The Yung Warriors also known as Tjimba and the Yung Warriors lead in the development and expression of contemporary Hip Hop for Australia’s Aboriginal people. With a remarkable debut album ‘Warrior for Life’ and a top selling follow up ‘Standing Strong’, with award winning songs and two national tours under their belt they are ready rap your world.
Its no wonder The Yung Warriors are known by many as “Australia’s Indigenous Hip Hop Ambassadors”. They can now claim a formal title because the Yung Warriors won the prestigious and highly competitive Deadly Award for “2012 Indigenous Hip Hop Artist of the Year”. This year they also won the VIPA Award for Song of the Year with ‘Standing Strong’ and they have many other awards under their belt.
The Yung Warriors are currently in they are in pre-production for their third album with new commercial deals in hand. Recording will be through April and May with a release date in June to be announced when we have the right deal. The Yung Warriors with the mentorship of professional music workers and trainers at Blackwing Music.
The Yung Warriors have played the biggest venues in Australia ( Melbourne Tennis Centre) They’ve supported the biggest names in hip hop ‘50 Cent’ and collaborated with the foundation band of classic American hip hop the ‘Outlawz’.
They even rocked a new audience at this years Melbourne Big Day Out festival playing live at the much sought Red Stage 3pm afternoon slot.
The Yung Warriors give back so much to their community by collaborating with heaps of ‘yung’ young talent from around their home state of Victoria. They’ve played soulful sets for free to save their local indigenous school. They’ve played for top dollar at Moomba and at the MCG in front of 100,000 footy fans. They give voice to a generation, not only for indigenous youth but for all Aussies especially connecting with the indie music fans at rock festivals.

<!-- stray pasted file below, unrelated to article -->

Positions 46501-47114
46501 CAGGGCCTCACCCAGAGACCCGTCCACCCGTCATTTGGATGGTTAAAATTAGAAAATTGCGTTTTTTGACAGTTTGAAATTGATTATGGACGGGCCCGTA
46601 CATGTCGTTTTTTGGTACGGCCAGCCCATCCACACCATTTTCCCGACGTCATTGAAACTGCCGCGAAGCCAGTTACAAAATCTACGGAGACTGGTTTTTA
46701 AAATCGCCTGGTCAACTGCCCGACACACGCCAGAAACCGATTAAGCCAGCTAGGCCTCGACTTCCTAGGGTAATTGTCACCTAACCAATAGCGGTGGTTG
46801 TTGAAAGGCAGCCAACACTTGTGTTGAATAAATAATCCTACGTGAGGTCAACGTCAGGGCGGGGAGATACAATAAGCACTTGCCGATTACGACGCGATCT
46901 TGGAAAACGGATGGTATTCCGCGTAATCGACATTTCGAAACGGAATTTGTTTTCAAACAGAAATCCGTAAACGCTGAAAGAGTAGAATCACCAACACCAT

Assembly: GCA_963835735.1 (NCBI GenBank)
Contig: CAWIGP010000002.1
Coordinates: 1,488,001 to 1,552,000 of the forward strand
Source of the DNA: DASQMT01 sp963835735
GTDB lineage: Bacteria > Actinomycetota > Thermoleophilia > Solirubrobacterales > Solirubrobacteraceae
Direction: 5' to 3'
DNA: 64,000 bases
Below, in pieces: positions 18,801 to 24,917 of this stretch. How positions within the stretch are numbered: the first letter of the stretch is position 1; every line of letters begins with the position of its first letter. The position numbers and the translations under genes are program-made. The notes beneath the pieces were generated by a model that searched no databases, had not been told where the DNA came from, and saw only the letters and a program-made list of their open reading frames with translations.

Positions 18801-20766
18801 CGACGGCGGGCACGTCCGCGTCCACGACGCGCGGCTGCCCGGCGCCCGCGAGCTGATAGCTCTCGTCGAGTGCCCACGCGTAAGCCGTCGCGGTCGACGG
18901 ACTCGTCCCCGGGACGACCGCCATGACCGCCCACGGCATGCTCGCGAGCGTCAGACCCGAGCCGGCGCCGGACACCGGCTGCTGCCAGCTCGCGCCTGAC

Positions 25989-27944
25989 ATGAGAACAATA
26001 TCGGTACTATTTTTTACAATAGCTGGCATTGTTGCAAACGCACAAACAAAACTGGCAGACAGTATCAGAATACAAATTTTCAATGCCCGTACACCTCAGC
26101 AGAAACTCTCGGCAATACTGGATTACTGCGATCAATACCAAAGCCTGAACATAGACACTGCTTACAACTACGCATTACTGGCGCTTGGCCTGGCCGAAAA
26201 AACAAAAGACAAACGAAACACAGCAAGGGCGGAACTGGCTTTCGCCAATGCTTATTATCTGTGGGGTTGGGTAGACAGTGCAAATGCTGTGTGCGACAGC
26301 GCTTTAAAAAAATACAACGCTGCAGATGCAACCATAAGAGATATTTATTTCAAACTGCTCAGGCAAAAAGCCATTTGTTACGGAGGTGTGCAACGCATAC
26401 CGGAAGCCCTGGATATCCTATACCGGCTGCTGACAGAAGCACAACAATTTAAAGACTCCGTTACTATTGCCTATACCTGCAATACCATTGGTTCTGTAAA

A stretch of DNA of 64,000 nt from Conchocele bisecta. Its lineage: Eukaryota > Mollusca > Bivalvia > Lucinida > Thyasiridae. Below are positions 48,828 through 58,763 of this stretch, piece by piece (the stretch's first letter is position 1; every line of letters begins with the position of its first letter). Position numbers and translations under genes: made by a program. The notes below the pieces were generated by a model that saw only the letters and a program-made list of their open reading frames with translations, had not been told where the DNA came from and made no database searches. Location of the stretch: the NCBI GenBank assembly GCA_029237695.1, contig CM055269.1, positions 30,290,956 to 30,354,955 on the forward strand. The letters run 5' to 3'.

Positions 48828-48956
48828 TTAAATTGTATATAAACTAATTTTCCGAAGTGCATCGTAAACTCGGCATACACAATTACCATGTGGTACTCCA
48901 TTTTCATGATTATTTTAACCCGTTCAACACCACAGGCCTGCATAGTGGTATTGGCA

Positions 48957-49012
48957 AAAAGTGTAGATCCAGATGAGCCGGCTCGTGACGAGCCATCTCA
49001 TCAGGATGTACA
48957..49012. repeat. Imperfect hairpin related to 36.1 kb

The Yung Warriors carve out Indigenous Hip Hop in Australia They both come from remote Aboriginal communities, the desert at the heart of Australia. Their music comes from the heart of Australia too, contrasting ancient warrior chants with street raps from the toughest urban patch in Melbourne.
Tjimba Possum Burns and Danny Ramzan (D Boy) formed Tjimba and the Yung Warriors with Narjic Day Burns in 2004 and started writing songs and raps. They quickly built a following and community support in Victoria and started playing live. With their debut recording, the album ‘Warrior For Life’ they hit the airwaves in 2006.
They became indigenous radio heroes on every playlist in the country and quickly became favourites of community radio. Songs from their first album have been performed on the NITV Marn Grook program and with AFL televised matches. The title track opens the hilarious movie ‘Stone Bros’ and the Yung Warriors won support slots for international acts 50Cent and Akon at the Rod Laver Arena
The Yung Warriors joined Nathan Lovett Murray’s Indigenous label Payback Records to spearhead their artist roster and build a movement. In 2011 they released their second album ‘Standing Strong’, over a dozen videos, toured regional centres such as Newcastle and Ipswich along the East Coast, played mainstream venues including the FBI Social Club and The Evelyn Hotel.
In 2011 the Yung Warriors broke new ground with their first national tour the “ Black Boy Tour” from Melbourne where they are based to Sydney, Brisbane, Gold Coast, Darwin and Alice Springs. People were calling out for a show.